They do. But they also look at lots of other things. And those I have talked to focus on the fact that the Kansas Republican Party has made an awful lot of inconsistent promises, and does not seem to have any plan or any recognition that it will have to break some of them. Such unrealism on the part of an entire state government makes businesses cautious and hesitant about putting more assets into a situation. Better go for Denver, or the Missouri side of the river.

Paul Krugman: The Laffer Swerve: “Jim Tankersley has a good article on Arthur Laffer’s never-stronger influence…

…on the Republican party, with just one seriously misleading statement:
Laffer’s ideas have also grown out of fashion with much of the mainstream economic community. There is an entire branch of economic literature that uses detailed equations to show cutting top tax rates does not spark additional growth.
No, Laffer hasn’t ‘grown out of fashion’ with mainstream economics — he was never in fashion. There was never any evidence to support strong supply-side claims about the marvels of tax cuts and the horrors of tax increases; even freshwater macroeconomists, despite their willingness to believe foolish things, never went down that road.
And nothing in the experience of the past 35 years has made Lafferism any more credible. Since the 1970s there have been four big changes in the effective tax rate on the top 1 percent: the Reagan cut, the Clinton hike, the Bush cut, and the Obama hike. Republicans are fixated on the boom that followed the 1981 tax cut (which had much more to do with monetary policy, but never mind). But they predicted dire effects from the Clinton hike; instead we had a boom that eclipsed Reagan’s. They predicted wonderful things from the Bush tax cuts; instead we got an unimpressive expansion followed by a devastating crash. And they predicted terrible things from the tax rise after Obama’s reelection; instead we got the best job growth since 1999.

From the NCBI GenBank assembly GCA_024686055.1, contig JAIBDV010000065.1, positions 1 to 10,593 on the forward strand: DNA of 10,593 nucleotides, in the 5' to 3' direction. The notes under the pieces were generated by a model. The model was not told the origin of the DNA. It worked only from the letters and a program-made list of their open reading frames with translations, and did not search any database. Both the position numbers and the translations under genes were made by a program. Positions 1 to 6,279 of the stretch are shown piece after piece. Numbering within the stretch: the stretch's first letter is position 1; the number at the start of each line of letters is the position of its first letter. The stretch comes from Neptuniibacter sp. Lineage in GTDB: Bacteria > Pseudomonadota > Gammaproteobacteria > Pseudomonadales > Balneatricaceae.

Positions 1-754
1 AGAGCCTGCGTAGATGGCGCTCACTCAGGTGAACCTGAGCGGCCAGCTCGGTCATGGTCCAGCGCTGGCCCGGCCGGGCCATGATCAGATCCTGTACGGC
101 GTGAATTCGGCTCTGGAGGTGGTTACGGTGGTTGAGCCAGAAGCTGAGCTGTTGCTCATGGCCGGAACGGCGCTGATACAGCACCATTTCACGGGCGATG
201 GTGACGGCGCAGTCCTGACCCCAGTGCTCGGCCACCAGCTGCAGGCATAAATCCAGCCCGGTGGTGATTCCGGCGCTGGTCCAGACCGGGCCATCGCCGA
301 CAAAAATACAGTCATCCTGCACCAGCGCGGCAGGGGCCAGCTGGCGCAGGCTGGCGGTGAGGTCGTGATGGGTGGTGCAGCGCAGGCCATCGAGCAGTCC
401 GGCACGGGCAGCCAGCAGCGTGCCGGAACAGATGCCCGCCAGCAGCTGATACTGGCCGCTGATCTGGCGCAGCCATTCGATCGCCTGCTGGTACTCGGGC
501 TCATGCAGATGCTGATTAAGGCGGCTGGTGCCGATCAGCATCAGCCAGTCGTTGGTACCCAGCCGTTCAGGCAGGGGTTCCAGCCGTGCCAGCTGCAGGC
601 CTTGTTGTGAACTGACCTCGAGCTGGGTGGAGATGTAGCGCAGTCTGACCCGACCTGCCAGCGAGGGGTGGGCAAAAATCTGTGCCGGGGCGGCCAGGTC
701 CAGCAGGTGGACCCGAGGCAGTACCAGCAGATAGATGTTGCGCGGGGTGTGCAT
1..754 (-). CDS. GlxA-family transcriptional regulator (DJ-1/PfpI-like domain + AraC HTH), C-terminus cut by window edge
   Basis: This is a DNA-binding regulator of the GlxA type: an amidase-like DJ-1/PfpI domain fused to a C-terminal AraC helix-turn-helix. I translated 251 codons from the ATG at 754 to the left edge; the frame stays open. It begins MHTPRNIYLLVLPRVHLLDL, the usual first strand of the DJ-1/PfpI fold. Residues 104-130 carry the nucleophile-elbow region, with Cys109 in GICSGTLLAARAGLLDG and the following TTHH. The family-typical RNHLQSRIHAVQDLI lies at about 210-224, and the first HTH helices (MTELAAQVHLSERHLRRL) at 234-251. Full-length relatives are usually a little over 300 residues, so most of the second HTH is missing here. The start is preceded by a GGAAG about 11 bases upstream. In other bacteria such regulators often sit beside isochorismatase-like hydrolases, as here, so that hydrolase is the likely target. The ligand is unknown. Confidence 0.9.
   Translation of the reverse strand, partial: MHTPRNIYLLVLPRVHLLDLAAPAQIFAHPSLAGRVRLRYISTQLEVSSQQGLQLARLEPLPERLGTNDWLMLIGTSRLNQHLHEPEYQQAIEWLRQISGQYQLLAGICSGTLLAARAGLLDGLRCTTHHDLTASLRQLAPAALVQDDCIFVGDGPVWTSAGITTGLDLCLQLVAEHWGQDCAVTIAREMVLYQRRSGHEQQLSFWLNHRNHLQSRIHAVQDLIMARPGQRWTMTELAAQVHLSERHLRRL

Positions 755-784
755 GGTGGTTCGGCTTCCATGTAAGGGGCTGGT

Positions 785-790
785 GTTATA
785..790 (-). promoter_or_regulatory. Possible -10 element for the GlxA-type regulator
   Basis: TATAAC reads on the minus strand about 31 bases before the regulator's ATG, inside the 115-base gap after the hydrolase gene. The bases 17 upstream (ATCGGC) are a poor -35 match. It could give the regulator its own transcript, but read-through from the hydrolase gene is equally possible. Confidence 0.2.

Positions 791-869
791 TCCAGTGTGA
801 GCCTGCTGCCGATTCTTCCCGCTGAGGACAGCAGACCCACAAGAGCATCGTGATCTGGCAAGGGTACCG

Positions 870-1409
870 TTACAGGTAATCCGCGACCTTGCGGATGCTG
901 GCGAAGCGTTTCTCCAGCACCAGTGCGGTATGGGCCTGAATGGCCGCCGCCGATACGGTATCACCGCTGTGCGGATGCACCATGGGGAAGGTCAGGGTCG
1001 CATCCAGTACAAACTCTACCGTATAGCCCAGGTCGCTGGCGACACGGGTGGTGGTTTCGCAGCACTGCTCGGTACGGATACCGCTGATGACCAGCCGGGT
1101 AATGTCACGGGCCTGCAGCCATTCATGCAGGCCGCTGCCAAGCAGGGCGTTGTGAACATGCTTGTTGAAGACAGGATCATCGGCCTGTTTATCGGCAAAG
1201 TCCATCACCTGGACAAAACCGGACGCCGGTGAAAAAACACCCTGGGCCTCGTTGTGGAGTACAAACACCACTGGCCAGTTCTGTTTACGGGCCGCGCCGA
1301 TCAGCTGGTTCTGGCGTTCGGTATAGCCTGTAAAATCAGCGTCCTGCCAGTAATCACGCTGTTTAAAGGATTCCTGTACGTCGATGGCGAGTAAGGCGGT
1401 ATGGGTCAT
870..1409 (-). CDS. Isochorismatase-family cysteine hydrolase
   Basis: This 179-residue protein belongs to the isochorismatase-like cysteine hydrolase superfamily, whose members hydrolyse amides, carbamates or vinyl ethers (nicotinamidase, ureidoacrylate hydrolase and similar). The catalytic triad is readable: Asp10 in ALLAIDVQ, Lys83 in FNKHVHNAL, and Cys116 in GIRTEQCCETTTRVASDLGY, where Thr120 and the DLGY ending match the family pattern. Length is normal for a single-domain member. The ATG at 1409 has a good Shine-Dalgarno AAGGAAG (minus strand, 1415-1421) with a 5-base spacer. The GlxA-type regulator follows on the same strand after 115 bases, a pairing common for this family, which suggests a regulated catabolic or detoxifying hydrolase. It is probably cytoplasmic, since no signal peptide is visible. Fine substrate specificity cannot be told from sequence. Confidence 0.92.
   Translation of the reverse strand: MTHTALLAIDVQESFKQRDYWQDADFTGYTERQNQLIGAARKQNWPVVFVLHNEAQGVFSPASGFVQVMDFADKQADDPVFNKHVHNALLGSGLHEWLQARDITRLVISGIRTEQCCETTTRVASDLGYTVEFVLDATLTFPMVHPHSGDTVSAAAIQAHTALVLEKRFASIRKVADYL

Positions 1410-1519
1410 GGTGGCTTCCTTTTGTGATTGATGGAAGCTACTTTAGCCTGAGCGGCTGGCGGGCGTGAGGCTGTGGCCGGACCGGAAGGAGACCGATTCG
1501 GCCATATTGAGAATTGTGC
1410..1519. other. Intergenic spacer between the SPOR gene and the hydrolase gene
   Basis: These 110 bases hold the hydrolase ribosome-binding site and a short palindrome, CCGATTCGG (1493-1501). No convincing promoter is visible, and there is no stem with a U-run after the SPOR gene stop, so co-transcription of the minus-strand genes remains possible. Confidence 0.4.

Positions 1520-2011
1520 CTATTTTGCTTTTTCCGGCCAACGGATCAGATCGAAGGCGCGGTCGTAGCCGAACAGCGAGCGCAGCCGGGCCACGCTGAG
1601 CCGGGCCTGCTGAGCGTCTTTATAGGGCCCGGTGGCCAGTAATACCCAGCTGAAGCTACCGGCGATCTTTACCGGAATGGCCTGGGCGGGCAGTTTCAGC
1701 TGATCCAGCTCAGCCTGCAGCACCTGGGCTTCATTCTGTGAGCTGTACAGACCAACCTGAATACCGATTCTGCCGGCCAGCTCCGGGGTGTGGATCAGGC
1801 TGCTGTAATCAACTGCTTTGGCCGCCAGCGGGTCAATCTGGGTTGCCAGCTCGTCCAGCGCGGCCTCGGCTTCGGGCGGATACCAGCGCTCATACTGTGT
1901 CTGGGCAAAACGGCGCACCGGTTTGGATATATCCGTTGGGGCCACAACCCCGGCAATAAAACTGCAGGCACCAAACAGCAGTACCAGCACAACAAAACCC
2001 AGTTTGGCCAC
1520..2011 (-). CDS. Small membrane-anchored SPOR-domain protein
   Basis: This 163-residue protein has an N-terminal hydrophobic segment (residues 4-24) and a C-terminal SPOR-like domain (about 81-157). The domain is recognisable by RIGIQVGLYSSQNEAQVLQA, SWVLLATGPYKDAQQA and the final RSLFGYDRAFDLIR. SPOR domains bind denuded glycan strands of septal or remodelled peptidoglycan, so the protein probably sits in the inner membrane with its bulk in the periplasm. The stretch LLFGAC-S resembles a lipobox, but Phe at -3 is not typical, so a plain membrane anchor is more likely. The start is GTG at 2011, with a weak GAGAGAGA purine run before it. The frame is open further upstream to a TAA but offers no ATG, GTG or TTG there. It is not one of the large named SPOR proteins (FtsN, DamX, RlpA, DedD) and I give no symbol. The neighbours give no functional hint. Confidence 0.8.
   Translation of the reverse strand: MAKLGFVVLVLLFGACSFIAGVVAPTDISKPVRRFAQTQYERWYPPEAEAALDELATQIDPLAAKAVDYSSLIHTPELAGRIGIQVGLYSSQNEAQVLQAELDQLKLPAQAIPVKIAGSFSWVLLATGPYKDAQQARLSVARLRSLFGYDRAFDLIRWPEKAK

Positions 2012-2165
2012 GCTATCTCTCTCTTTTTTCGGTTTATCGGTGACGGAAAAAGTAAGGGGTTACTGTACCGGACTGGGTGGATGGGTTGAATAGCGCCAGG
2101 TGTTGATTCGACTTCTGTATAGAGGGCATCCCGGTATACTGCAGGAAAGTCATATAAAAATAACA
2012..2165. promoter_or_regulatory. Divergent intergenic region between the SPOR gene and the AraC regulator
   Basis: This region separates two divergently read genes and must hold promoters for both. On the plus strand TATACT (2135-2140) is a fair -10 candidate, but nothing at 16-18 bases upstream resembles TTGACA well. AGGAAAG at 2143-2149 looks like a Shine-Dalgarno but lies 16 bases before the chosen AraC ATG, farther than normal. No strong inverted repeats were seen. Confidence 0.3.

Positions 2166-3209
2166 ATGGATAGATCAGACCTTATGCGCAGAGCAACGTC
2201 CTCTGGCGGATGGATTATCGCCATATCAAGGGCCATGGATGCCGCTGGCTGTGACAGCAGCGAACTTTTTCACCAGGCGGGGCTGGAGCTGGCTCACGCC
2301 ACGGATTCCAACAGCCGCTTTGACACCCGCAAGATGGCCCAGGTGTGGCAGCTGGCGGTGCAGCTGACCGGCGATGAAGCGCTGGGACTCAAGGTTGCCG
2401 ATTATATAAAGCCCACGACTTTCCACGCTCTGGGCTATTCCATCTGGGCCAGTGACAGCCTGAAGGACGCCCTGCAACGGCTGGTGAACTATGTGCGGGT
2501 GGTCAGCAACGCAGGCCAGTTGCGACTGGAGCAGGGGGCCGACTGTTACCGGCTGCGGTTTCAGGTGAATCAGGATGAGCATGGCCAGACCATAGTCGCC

And when I say ‘they predicted’, I especially mean Laffer himself, who has a truly extraordinary record of being wrong at crucial turning points. As Bruce Bartlett pointed out a few years ago, Laffer was even wrong during the Reagan years: he predicted that the Reagan tax hikes of 1982, which partially reversed earlier cuts, would cripple the economy; ‘morning in America’ promptly followed. Oh, and let’s not forget his 2009 warnings about soaring interest rates and inflation.
The question you should ask, then, is why this always-wrong economic doctrine now has a stronger grip on the GOP than ever before.
It wasn’t always thus. George W. Bush’s inner circle clearly had little use for the likes of Laffer; they engaged in a lot of deceptive advertising about the economy (and a few other things), but they never made extravagant supply-side claims — and remember that Greg ‘charlatans and cranks’ Mankiw served as chairman of the Council of Economic Advisers. But since 2009 the GOP has swerved hard right into fantasy land — and it has done so despite a remarkable string of dead-wrong predictions by the people peddling that fantasy.
Tankersley quotes me as saying that it’s about wanting economists who tell them what they want to hear, which is self-evidently true. But that kind of wishful thinking is always around. What seems to have happened to American conservatives is that they have lost all the checks and balances that used to limit that kind of solipsism. And of course it’s not just economic policy.
What do we do in the face of a major party gone mad?

Originally published at